We reached out to Suhani Jalota, Founder, Myna Mahila Foundation for her views on the scheme. She adds, “The Re 1 sanitary napkin scheme launch is a mixed bag – universal access to sanitary napkins is necessary and this scheme could help India get there, but it does not tackle the most difficult challenges in improving menstrual health conditions in India. The most difficult challenge is not how to get sanitary napkins into rural homes – Coca Cola has already figured that out! The most difficult problems are around the usage of menstrual health products – How many hours are pads being used for in a day and are they still being used in combination with other products such as old rags (many girls keep it on for more than 12 hours a day)! Is there still a stigma surrounding menstrual health (girls are still afraid to speak about their bodies, worsening health and social outcomes)? What is the quality of the menstrual products being provided (government schemes have been infamous even in the past of providing very low-quality pads to provide them cheaply)? Of course, disposal concerns are of priority too, and we do not have a way to manage this disposal at all in the current state of matters.”
Taboos related to menstruation are still a major issue. As reported by DASRA, only 48% of girls knew about menstruation before getting their first period. Education about menstrual hygiene is still not actively taken up in schools and when it is done it is after girls have been experiencing periods for 3 and 4 years already. Thus there is a shame attached to it. The lack of inclusion of men into such conversations just adds to it.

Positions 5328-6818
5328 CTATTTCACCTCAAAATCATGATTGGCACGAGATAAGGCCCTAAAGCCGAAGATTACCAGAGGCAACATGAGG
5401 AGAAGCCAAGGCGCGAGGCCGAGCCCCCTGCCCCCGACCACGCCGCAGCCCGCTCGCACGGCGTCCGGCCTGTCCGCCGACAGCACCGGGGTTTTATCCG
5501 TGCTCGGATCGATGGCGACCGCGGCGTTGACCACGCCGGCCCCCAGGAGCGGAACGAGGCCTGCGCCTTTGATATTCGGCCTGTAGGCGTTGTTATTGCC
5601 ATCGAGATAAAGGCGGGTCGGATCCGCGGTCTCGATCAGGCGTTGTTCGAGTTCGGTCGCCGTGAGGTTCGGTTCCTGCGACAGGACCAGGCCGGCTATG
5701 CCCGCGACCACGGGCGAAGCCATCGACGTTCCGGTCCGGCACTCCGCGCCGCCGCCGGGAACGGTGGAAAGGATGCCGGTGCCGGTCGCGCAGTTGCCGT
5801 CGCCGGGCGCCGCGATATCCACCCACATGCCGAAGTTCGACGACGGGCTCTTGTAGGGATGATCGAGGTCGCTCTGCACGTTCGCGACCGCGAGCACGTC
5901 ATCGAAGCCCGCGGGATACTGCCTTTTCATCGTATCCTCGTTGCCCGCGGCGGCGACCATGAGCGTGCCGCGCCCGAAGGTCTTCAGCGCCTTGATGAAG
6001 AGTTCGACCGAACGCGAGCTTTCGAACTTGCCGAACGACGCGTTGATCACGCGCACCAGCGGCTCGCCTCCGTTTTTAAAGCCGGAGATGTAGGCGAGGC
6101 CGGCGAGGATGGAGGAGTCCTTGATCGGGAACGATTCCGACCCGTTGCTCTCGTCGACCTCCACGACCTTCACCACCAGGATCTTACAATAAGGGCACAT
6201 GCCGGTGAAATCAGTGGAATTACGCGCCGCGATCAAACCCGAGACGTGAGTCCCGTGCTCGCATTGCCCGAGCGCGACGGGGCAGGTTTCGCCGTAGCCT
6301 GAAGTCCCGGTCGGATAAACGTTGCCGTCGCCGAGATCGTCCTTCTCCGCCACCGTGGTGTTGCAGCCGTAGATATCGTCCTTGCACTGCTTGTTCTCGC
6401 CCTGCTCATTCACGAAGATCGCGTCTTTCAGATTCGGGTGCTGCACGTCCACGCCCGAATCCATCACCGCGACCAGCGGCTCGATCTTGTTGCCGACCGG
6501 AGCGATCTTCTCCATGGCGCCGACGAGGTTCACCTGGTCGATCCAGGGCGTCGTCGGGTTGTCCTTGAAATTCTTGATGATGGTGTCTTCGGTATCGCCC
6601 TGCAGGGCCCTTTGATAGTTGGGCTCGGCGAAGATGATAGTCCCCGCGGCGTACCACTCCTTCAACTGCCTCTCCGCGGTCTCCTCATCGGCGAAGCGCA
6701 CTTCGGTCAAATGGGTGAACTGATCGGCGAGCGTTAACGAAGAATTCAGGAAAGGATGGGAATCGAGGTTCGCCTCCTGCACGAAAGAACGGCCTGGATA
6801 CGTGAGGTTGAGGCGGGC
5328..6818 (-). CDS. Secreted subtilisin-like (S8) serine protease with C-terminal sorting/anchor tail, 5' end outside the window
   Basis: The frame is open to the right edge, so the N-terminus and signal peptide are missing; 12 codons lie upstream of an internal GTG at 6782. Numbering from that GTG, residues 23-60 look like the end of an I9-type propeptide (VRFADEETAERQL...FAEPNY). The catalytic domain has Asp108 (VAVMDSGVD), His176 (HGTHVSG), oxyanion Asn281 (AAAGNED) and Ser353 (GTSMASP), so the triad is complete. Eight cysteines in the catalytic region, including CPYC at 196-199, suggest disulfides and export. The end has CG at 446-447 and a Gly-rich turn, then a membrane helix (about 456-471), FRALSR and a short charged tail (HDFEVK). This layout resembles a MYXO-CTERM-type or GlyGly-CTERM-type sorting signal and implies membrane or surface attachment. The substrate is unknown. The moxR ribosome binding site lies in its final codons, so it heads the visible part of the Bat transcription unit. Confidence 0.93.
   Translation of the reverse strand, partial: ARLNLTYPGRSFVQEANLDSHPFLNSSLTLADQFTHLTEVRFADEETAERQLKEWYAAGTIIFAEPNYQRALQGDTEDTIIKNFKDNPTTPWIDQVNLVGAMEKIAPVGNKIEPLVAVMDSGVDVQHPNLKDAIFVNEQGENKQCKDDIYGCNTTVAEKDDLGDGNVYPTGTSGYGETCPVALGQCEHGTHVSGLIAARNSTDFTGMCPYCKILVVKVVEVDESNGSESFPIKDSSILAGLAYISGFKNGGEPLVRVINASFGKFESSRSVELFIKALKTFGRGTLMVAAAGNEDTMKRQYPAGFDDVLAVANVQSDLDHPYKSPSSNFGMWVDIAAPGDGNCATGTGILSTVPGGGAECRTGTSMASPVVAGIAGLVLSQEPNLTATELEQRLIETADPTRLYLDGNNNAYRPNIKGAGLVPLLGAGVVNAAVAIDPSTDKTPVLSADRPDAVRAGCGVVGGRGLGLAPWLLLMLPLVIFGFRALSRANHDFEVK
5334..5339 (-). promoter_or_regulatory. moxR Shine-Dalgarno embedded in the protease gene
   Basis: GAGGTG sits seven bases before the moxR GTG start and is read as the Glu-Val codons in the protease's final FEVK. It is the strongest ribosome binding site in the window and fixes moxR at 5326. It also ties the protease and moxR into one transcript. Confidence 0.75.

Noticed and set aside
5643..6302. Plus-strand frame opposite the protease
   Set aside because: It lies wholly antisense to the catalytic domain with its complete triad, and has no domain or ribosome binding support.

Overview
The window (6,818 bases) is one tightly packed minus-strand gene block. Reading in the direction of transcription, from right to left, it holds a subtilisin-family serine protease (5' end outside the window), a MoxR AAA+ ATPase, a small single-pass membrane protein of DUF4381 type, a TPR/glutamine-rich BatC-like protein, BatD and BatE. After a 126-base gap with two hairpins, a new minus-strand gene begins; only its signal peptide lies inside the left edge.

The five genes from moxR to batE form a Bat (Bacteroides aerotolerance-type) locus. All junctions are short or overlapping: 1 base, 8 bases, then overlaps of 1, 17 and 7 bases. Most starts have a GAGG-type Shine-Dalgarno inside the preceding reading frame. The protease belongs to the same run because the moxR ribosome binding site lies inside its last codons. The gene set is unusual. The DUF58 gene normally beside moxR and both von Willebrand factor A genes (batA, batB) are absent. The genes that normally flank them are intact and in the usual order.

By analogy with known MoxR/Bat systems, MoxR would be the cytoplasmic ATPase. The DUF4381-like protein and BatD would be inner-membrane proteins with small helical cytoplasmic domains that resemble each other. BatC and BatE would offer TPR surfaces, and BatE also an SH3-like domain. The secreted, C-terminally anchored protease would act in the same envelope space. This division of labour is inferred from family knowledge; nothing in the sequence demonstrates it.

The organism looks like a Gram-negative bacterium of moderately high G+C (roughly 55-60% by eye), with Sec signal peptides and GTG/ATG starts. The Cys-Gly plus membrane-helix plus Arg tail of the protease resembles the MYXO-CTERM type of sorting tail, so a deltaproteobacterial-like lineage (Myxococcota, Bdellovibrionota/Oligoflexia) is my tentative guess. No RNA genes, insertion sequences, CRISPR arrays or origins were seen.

Also Read: Menstrual Cups – Making our Period Conversation more Sustainable
Can we call Menstrual Hygiene, Women Empowerment?
“The most dangerous thing we could do is think that this scheme will solve the menstrual health-related problems in India. It is being used to “highlight the government’s efforts towards women’s healthcare and empowerment”, but their job towards women’s healthcare and empowerment only starts here. The longest road is ahead, not behind. Providing napkins is a necessity, and providing it as a scheme isn’t “empowering” them, it’s only providing them with the basics they need. Does the government providing water empower you? So then why should simply provision of pads empower you? It’s the education and understanding that goes along with it that breaks the taboo and stigma that would make a difference in empowerment” adds Jalota.
To comprehensively ensure menstrual hygiene, there are a host of other provisions required. Access to clean water and soap means for disposing of pads in school, access to toilets is also which is required. Further, anaemia is still widely prevalent among adolescent girls.
“So, while we need to provide sanitary napkins, let us not forget this does not mean we have solved the problems of women’s healthcare. This is the only one-millimetre tip of the iceberg. Everything else is less glamorous, a lot harder to do, and the government is not taking these subjects up. It’s a refreshing change to see the Indian Prime Minister talking about sanitary napkins. However, let’s not laud the government for this scheme – rather accept it with the acknowledgement that they are simply doing their job, and be critical of it to ensure that the long path ahead around awareness generation and stigma breaking is taken.”
Anureet Watta is an Intern for SheThePeople TV.